Here is what you need to know on Monday, May 11:
The week has kicked off where it ended, with cautious optimism in stocks, a marginally weaker dollar and only oil prices are on the back foot. Bad news seems to be priced in.
Coronavirus: Total confirmed cases have surpassed four million cases, with figures falling in Europe but flare-ups reported in South Korea and a new cluster in Wuhan, China. US infections remain elevated outside the New York area.
America lost over 20 million jobs in April, within expectations, and the Unemployment Rate hit 14.7% as of mid-April, with employment losses reaching even the healthcare sector. The labor situation may get worse. The devastating figures were shrugged off by markets. Fresh consumer figures for April stand out later in the week.
See US Non-Farm Payrolls Quick Analysis: When the worst sends markets higher
President Donald Trump reiterated his urge to return to normal while the disease has reached the White House with several cases reported among staff. Vice President Mike Pence is working out of the White House.
Europe: France, Spain, and other countries are taking additional steps to ease the lockdowns as COVID-19 statistics improve across the continent. German's Reproductive rate (R) has topped 1 and caused some worried.
The European Commission is threatening to sue Germany over the country's constitutional court ruling that parts of the European Central Bank's bond-buying scheme is illegal. ECB President Christine Lagarde committed to doing whatever is necessary. EUR/USD is stable around 1.0850.
UK: Prime Minister Boris Johnson announced a minor easing of the lockdown with further steps to conditionally come in June and July. His message was criticized by various groups and more clarity may come later in the day. Brexit talks resume as the EU accuses Britain of slow-walking topics that matter to Brussels while urging progress on others. GBP/USD has stabilized.
The Australian and New Zealand dollars are edging up amid the upbeat mood while the Canadian dollar is little changed as crude prices tick down.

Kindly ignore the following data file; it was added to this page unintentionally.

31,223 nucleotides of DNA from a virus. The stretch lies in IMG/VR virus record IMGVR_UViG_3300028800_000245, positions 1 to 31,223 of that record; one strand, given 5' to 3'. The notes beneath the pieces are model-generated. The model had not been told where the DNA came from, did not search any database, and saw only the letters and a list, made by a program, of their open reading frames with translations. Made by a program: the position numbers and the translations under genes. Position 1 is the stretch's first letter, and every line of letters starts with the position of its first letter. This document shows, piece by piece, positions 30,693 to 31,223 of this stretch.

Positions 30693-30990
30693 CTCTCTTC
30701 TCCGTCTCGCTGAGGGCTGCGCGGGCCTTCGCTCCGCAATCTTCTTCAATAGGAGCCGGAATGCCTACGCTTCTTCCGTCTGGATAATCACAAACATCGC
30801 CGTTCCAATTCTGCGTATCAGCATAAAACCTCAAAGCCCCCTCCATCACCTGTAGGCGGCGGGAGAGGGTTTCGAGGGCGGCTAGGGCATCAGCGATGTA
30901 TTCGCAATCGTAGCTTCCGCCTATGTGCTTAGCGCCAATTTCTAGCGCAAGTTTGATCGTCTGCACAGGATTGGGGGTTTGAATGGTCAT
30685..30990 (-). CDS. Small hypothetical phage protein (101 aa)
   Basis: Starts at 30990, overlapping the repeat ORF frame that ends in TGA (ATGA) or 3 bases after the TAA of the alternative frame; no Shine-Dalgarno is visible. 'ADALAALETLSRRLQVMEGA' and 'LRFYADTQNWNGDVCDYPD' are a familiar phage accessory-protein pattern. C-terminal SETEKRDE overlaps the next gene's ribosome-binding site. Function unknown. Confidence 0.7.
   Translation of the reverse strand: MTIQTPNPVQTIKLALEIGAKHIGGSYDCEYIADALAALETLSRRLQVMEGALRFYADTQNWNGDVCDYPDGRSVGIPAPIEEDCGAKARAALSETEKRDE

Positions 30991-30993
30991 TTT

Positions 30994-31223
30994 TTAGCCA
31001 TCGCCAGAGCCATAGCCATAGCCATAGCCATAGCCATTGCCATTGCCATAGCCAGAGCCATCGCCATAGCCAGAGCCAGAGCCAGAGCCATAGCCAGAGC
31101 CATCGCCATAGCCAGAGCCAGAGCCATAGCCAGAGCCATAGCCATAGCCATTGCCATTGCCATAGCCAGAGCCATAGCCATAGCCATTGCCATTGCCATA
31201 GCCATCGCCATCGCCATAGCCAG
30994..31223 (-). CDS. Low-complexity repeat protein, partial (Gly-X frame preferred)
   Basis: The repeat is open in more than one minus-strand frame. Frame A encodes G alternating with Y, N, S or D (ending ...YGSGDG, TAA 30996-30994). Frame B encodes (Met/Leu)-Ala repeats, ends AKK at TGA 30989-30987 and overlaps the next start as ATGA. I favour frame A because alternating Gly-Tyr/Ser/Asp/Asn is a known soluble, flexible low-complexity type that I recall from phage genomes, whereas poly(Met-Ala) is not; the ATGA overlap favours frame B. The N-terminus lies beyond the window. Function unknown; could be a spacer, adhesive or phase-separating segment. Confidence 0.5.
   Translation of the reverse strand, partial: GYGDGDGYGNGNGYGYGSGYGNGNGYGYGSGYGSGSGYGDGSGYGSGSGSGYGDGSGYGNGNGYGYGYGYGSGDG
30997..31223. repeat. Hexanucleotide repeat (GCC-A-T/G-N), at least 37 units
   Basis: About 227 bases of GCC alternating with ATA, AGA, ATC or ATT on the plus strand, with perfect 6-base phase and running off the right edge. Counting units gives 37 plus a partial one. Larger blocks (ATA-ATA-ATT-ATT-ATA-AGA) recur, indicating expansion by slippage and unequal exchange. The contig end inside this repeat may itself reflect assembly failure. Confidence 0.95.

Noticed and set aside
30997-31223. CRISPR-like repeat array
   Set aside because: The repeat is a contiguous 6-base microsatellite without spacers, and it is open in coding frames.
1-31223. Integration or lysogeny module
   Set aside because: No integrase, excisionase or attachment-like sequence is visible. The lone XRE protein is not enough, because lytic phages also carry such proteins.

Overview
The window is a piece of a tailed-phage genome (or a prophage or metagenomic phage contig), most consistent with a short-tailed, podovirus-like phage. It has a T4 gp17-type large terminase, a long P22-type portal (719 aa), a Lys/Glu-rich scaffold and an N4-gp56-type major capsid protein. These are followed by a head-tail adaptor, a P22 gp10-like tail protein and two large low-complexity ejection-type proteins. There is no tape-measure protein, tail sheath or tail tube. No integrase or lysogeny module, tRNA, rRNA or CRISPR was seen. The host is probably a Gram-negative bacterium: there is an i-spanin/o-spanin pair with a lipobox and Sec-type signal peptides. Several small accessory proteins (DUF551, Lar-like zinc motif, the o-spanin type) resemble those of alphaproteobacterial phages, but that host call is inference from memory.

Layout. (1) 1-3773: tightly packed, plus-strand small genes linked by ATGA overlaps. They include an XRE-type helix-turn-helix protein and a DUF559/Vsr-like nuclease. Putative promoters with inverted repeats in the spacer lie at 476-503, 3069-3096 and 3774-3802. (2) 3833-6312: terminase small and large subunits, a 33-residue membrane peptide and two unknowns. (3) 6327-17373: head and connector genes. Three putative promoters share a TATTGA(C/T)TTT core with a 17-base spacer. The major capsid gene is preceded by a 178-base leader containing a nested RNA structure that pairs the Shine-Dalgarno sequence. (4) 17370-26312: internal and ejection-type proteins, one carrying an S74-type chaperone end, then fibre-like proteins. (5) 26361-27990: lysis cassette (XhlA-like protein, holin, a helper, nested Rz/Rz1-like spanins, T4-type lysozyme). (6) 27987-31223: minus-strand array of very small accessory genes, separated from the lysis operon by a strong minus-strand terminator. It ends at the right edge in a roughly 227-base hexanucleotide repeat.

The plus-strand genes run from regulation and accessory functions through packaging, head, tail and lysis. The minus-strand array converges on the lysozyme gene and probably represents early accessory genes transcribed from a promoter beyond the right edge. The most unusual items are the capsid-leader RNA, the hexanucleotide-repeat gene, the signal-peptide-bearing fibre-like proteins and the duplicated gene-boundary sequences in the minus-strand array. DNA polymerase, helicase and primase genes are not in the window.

Cryptocurrencies: Bitcoin fell sharply over the weekend, nearing $8,000 before stabilizing above $8,500. Traders are awaiting the all-important "halving" event which will see new BTC produced at 50% of the previous rate.
Information on these pages contains forward-looking statements that involve risks and uncertainties. Markets and instruments profiled on this page are for informational purposes only and should not in any way come across as a recommendation to buy or sell in these assets. You should do your own thorough research before making any investment decisions. FXStreet does not in any way guarantee that this information is free from mistakes, errors, or material misstatements. It also does not guarantee that this information is of a timely nature. Investing in Open Markets involves a great deal of risk, including the loss of all or a portion of your investment, as well as emotional distress. All risks, losses and costs associated with investing, including total loss of principal, are your responsibility. The views and opinions expressed in this article are those of the authors and do not necessarily reflect the official policy or position of FXStreet nor its advertisers. The author will not be held responsible for information that is found at the end of links posted on this page.
If not otherwise explicitly mentioned in the body of the article, at the time of writing, the author has no position in any stock mentioned in this article and no business relationship with any company mentioned. The author has not received compensation for writing this article, other than from FXStreet.
FXStreet and the author do not provide personalized recommendations. The author makes no representations as to the accuracy, completeness, or suitability of this information. FXStreet and the author will not be liable for any errors, omissions or any losses, injuries or damages arising from this information and its display or use. Errors and omissions excepted.
The author and FXStreet are not registered investment advisors and nothing in this article is intended to be investment advice.